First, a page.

Infection of orchid seed by fungi
Fig. 10. Infection of orchid seed by fungi. A-D, Rhizoctonia cerealis forming mycorrhizas with seeds of the heath spotted orchid (Dactylorhiza maculata ssp. ericetorum) on mineral salts agar in the laboratory. A, an ungerminated seed of D. maculata on agar enclosed in its testa (scale bar = 0.5 mm). B, germinated but uninfected protocorms on a control plate. The seeds have increased in size, rupturing their testae, and have produced a few epidermal hairs but no further growth was observed (bar = 1 mm). C, germinated protocorms infected with R. cerealis showing great increase in size and differentiation, polarised and showing evidence of an emerging shoot tip (bar = 1mm). D, section of an infected protocorm mounted in Cotton Blue/lactic acid to stain the fungus blue; note the hyphal coils (called pelotons) in cells of the outer cortex of the protocorm and their disintegration in cells of the inner cortex (bar = 100 µm). E, testing the specificity of orchid-fungus associations by sterile culture assays using orchid seed (on roughly-torn segments of filter paper) and a potential mycorrhizal fungus pregrown on agar medium in a standard Petri dish (original fungal inoculum labelled I). Each piece of filter paper carries a different batch of seed. Only one orchid species is compatible with the fungus grown on this plate and is able to germinate and form seedlings with leaves (arrow). Seeds of other orchids failed to develop (asterisks). A-D modified from Weber & Webster, 2001; E modified from Bonnardeaux et al., 2007; all reproduced with permission of Elsevier. For more information and illustration of mycorrhizas visit Mark Brundrett’s website at http://mycorrhizas.info.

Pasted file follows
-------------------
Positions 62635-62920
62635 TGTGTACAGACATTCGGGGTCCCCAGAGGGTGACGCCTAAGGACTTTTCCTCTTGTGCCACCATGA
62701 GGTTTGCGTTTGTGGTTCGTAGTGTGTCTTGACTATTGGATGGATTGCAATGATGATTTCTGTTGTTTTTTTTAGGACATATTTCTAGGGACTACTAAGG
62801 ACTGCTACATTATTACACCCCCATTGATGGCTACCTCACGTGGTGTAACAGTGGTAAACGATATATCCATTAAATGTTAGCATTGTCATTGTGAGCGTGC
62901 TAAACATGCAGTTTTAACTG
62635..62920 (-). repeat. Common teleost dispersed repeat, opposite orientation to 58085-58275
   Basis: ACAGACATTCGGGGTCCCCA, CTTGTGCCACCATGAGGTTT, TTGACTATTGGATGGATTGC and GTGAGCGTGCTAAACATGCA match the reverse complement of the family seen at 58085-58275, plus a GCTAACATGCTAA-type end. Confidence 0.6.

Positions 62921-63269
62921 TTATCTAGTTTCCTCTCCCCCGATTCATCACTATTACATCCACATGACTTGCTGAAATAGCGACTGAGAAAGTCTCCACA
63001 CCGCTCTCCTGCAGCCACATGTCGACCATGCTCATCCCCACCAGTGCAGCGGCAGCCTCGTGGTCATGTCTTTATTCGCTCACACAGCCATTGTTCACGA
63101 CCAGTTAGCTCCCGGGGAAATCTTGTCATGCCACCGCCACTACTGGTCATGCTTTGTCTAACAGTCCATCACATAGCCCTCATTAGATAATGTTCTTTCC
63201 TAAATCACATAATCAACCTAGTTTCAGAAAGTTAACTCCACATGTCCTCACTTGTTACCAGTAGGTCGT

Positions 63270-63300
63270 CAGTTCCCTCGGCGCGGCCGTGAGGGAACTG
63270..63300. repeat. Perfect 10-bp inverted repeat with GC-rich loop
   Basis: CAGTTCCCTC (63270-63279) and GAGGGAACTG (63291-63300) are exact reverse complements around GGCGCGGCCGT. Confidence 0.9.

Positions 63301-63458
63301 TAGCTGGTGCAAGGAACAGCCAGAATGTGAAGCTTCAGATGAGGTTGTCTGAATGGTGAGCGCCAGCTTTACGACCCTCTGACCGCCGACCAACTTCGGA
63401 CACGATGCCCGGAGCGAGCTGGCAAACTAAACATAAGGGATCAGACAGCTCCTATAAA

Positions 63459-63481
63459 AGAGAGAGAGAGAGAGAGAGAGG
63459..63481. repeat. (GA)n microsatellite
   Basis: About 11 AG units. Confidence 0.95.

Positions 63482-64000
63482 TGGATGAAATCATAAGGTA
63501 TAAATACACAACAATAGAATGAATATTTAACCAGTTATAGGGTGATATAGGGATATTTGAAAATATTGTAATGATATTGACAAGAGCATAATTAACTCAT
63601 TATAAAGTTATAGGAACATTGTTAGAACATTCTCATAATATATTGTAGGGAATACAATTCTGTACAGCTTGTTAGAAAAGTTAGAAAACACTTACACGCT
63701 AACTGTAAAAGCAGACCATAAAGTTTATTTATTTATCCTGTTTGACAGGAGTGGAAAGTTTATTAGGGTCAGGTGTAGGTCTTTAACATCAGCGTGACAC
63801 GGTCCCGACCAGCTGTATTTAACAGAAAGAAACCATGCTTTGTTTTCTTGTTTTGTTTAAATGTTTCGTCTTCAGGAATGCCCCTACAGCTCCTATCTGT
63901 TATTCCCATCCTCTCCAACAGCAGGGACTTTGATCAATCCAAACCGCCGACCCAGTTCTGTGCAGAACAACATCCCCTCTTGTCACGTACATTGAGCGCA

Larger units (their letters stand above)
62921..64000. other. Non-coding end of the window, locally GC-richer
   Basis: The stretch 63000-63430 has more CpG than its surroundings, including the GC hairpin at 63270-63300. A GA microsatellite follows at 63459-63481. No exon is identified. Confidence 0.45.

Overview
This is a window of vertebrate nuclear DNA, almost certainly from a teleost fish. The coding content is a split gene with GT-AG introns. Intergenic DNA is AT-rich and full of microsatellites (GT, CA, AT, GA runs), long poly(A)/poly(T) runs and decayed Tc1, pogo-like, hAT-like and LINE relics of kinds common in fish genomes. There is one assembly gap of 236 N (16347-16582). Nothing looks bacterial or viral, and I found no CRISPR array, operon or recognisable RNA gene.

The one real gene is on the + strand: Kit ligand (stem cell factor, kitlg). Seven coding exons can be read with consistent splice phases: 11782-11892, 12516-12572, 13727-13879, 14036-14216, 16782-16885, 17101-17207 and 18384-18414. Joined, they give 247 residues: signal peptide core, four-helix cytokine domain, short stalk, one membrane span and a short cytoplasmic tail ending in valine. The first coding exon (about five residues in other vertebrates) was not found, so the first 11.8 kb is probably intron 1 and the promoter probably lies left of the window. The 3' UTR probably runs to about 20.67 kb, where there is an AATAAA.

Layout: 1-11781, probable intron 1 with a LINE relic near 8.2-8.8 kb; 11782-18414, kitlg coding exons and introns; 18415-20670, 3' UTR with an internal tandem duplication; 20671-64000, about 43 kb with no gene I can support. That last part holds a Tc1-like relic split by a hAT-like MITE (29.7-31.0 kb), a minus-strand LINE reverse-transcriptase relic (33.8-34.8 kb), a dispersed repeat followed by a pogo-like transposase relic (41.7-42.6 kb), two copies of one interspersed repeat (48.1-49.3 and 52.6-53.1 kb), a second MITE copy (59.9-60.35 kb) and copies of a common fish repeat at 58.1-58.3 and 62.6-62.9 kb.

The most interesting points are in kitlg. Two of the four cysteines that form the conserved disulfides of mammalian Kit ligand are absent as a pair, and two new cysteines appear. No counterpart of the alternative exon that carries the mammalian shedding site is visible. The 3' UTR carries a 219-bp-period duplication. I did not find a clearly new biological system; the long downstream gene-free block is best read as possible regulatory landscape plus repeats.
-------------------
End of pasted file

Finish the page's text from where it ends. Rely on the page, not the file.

Within the orchid cells the fungal hyphae form a dense mass of coiled hyphae called a peloton, which greatly increases the interfacial surface area between orchid and fungus (Fig. 10E). Each intracellular peloton lasts only a few days before it degenerates; indeed degeneration may begin within 24 h of formation. The degraded peloton is ultimately left as an amorphous clump of collapsed hyphae surrounded by a continuous sheath of host plasma membrane (called the perifungal membrane). During this process, the plant cell remains perfectly functional and can be recolonised by any surviving hyphae, or by fungi invading from adjacent cells. An orchid cell can go through this cycle several times, being repeatedly re-infected; indeed more than one fungus can form pelotons at the same time in the same orchid tissue.